“[Last semester] I was dancing out of a garage because it was the largest space that I had,” Policaro said. “I did it, but my body was not having it. My back hurt, and my knees [were hurting].” 

While many artists rely on the physical spaces available on campus, some also count on their respective schools to provide specialized hardware. Daniel Proa, a junior majoring in cinema and media studies, noted the financial burden that online courses have presented for film students. 

Last semester he took the “Cinematic Communication” class that is designed to teach principles of cinematography, directing, editing, producing and sound. At the beginning of the semester Proa paid a $300 insurance cost to cover the equipment he would use through the School of Cinematic Arts. After being sent home in March, he no longer had such access to the equipment he paid for. 

“[SCA is] kind of trusting you to already have equipment,” Proa said. “They’re not saying we’re going to give you at least this much [of the $300] for equipment [as a reimbursement] and they’re not letting us borrow or take home anything.”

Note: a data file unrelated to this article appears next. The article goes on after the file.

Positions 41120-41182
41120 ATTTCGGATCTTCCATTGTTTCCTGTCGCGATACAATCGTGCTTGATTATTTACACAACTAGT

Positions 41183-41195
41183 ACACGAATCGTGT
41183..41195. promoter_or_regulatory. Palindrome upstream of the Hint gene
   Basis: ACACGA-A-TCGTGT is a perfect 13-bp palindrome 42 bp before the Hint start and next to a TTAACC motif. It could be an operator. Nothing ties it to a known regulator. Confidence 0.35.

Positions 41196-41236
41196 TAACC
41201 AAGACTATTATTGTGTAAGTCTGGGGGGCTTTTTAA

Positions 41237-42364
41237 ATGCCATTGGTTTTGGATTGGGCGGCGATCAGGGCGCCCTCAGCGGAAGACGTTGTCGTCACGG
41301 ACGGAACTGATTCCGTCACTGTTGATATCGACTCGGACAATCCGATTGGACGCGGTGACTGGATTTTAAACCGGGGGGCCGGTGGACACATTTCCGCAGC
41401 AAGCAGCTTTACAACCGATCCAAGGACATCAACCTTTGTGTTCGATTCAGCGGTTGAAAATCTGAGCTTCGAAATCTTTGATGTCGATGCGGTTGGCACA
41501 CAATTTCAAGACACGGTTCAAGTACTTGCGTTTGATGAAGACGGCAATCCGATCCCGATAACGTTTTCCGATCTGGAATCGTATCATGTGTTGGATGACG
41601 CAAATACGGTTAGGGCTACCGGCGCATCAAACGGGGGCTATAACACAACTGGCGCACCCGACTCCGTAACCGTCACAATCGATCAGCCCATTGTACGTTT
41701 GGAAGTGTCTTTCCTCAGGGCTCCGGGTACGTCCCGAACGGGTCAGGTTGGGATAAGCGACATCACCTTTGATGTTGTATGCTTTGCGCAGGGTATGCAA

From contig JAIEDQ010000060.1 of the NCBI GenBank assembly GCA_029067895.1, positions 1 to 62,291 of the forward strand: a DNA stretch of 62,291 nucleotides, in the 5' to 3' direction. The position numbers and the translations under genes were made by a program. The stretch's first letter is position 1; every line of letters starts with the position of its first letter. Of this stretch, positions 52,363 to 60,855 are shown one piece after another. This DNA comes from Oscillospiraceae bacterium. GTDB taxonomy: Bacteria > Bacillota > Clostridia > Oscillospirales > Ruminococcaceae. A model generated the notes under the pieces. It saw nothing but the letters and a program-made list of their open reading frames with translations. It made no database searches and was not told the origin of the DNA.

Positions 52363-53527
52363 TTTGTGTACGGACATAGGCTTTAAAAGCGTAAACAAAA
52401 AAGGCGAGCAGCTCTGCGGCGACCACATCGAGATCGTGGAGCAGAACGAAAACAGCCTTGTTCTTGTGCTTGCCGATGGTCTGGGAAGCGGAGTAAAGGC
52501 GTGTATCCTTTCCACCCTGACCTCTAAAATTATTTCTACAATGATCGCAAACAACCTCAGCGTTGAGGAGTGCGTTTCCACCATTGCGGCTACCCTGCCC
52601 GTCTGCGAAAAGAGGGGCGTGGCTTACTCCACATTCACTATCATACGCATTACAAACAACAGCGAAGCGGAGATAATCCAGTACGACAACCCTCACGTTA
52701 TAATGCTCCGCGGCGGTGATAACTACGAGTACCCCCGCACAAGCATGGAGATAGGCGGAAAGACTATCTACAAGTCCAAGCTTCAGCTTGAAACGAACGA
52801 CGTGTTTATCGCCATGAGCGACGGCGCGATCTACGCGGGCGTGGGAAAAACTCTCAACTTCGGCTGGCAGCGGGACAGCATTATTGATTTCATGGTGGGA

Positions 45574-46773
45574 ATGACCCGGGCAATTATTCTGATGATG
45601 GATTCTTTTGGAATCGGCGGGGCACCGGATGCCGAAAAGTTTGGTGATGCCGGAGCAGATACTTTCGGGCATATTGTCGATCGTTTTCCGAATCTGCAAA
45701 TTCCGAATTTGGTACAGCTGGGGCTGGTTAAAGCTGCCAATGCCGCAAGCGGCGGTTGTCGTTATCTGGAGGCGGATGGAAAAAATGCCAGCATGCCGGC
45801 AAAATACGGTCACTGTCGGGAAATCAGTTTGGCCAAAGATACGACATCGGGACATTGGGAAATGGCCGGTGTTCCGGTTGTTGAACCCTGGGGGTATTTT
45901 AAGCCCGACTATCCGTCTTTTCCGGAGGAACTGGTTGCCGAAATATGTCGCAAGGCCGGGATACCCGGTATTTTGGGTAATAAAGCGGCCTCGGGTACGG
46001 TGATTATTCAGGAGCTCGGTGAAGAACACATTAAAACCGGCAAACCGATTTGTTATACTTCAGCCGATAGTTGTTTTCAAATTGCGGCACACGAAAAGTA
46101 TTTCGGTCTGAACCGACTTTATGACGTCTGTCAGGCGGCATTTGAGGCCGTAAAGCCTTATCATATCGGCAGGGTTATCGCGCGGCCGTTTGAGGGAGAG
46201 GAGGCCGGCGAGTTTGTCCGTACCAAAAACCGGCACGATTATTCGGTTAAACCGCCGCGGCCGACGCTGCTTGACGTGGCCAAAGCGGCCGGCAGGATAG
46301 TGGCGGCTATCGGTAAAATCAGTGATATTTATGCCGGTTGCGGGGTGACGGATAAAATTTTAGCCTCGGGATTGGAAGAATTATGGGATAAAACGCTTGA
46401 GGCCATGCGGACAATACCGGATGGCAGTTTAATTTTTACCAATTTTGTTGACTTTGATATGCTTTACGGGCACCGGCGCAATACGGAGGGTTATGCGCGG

While Proa had to spend some of his own money, he had to unconventionally repurpose what he had at home. 

“For example, I didn’t have a tripod,” Proa said. “I had to just stack like every single thing that I had in my house to hold my phone up.”

In previous semesters, Proa used to spend considerable time on campus, taking advantage of SCA’s resources. After class, he would go to the school’s labs and use the computers and editing software available to him. Here, he would also have someone to ask questions if he needed help.

“There’s not people helping you step by step in the editing [at home] … I had to figure things out on my own and while that’s kind of our job [to figure things out], we still should get some help,” Proa said.

But for some students, remote instruction and the increased independence that it brings have encouraged the creation of more original work. 

According to Associate Dean of Admissions and Student Services for SDA Sergio Ramirez, SDA has been supportive in its students’ endeavors, supplying a range of remote initiatives to supplement its independent creativity through involvement fairs and panel discussions this semester. 

“[Our] students are very ambitious and entrepreneurial,” Ramirez said. “But the faculty are definitely there to support them in how they reimagine their creative energy … I’m really excited to see what students make out of this experience. Just because we’re not in class or not on campus doesn’t mean we can’t provide and that the students can’t create.”